The 13 Most Common Sourdough Bread Mistakes
Sourdough may very well be the official pandemic passion project. The whole world seemed to have been baking it at some point, whether that's because everyone craved the comfort inherent in raising and baking it, or bakers were just trying to get through the temporary shortage of commercial yeast.
Indeed, you didn't have to look far to see how widespread the sourdough love went. Starters made bubbly appearances all over social media, loaves of every size and shape cooled on countertops, and bread flour was harder to find than hand sanitizer.
More people than ever have realized the satisfaction of being able to bake delicious artisanal breads at home. For that we give two thumbs up and are happy to offer support to any new or not-so-new sourdough bakers.
While sourdough is not hard, per se, there are a lot of mistakes that people can make along the way. And you don't want to waste any of that flour. As someone who has been keeping two starters for several years and bakes nearly all of the household bread, I have made all the possible mistakes at some point. Here are the big errors to avoid when working with sourdough.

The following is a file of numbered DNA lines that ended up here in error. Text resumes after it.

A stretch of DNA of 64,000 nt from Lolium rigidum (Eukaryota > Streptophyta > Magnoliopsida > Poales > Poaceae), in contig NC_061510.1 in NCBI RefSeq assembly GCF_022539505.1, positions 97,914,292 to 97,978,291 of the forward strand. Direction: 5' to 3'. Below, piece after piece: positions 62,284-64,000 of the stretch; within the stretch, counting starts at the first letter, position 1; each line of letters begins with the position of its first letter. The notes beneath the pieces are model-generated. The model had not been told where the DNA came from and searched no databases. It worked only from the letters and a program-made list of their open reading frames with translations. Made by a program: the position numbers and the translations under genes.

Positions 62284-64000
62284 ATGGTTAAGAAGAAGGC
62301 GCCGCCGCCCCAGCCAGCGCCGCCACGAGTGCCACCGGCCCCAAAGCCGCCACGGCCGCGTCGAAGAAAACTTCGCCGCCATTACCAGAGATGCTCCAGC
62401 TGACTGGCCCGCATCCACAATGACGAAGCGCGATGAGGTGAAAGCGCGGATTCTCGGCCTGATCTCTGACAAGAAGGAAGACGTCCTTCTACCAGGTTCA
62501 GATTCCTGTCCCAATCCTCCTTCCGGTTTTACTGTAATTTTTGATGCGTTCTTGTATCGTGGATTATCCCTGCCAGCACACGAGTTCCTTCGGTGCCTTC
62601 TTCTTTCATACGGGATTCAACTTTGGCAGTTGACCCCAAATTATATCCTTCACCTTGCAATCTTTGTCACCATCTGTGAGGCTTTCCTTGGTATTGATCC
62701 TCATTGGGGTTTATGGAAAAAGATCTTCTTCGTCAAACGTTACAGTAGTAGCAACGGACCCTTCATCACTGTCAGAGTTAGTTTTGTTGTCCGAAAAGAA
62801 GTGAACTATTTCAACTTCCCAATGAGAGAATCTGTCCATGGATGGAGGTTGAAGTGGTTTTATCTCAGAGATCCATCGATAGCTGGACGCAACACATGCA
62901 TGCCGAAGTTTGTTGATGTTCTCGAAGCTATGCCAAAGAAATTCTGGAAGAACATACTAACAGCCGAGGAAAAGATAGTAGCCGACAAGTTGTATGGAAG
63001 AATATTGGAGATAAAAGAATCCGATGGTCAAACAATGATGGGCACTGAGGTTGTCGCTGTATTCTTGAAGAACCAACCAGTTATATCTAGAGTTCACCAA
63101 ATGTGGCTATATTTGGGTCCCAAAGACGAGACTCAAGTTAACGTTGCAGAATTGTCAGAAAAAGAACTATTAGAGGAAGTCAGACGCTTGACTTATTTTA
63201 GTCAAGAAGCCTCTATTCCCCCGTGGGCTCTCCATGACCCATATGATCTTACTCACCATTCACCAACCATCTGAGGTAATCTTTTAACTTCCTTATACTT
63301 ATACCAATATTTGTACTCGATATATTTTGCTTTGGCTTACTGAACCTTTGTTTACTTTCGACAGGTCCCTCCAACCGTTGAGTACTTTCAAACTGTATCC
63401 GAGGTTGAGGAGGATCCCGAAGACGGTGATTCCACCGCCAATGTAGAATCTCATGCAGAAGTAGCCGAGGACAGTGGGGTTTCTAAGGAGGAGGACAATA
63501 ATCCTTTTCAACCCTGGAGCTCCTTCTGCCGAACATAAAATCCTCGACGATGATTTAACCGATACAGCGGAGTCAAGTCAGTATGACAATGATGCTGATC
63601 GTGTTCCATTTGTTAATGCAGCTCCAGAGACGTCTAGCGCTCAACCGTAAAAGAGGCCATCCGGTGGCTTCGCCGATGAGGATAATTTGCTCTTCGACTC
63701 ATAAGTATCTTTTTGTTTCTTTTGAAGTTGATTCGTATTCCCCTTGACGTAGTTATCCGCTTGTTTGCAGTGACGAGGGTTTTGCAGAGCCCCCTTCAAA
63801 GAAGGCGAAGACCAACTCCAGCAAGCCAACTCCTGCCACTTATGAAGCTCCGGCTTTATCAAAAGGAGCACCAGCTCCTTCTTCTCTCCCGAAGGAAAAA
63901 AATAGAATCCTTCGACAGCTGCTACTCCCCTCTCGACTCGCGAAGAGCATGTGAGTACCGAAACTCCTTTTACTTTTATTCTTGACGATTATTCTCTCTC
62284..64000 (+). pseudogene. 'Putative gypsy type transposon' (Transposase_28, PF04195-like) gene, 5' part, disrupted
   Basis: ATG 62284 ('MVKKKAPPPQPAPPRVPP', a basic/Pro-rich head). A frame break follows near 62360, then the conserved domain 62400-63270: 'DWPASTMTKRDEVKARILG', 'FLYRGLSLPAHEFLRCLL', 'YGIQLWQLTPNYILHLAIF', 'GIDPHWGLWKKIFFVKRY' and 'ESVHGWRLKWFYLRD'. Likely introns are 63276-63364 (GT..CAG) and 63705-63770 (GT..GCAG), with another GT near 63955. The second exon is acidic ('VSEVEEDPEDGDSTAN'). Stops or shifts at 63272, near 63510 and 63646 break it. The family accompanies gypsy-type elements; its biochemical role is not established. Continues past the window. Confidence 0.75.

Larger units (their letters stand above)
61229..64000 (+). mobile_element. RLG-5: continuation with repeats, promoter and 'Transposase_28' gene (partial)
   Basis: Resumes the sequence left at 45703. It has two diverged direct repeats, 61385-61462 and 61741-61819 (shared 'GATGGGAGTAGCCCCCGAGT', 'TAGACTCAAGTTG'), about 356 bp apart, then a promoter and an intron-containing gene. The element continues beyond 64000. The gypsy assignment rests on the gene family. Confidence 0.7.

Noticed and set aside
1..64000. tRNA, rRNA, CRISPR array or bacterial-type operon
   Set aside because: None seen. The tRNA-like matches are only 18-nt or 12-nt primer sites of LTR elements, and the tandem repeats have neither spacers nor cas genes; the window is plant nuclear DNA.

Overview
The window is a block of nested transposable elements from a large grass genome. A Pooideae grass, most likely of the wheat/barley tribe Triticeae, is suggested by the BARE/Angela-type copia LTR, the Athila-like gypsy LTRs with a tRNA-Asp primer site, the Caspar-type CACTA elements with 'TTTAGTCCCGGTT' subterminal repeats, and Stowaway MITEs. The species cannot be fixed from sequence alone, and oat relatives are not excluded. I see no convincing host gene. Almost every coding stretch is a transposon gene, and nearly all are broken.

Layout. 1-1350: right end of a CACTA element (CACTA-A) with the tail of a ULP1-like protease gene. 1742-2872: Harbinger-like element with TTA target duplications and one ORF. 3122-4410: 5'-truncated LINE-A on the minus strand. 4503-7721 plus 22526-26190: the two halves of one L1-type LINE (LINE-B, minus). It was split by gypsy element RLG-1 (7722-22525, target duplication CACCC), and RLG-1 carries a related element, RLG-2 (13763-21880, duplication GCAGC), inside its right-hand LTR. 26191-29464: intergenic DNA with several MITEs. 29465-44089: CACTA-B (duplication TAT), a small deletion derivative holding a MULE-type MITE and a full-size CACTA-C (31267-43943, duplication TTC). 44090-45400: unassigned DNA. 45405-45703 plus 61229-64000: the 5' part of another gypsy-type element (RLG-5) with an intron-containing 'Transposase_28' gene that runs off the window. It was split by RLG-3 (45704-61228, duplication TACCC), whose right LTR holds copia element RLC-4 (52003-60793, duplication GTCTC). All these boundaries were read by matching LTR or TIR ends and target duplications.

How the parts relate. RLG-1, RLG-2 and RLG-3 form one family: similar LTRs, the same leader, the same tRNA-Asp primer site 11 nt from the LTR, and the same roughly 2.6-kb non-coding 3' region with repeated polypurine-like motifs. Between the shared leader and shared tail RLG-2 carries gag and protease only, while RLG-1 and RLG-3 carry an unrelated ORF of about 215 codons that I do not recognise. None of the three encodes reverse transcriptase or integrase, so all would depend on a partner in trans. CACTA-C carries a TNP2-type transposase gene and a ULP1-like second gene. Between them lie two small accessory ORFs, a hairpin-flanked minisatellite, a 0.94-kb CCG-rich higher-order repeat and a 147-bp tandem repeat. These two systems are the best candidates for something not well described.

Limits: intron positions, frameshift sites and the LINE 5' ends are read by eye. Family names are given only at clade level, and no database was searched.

1. You Bake Too Soon
If you have not adopted a piece of someone else's established starter, you are going to need at least a few days to a week to get a starter that will actually leaven a loaf of bread. Yes, your starter might be bubbly, but that doesn't make it strong. It takes a lot of little wild yeasties to make a heavy dough rise, so be patient with your new pet before you tax it with breadwork.
The good thing is that while you are waiting, the discard from your daily feedings is still a great ingredient to work with. Now is the time to master the simple stuff like, sourdough pancakes, waffles, or crackers.
2. You Use Unfiltered Tap Water
Tap water is full of chlorine and other things to make it potable, but that can kill your yeast. If you have a filter, use filtered water. If you don't, leave a pitcher of water uncovered on your countertop for 24 hours so that it can off-gas and will be ready to use for both feeding your starter and making your breads.
3. You Use Water That Is Too Hot or Too Cold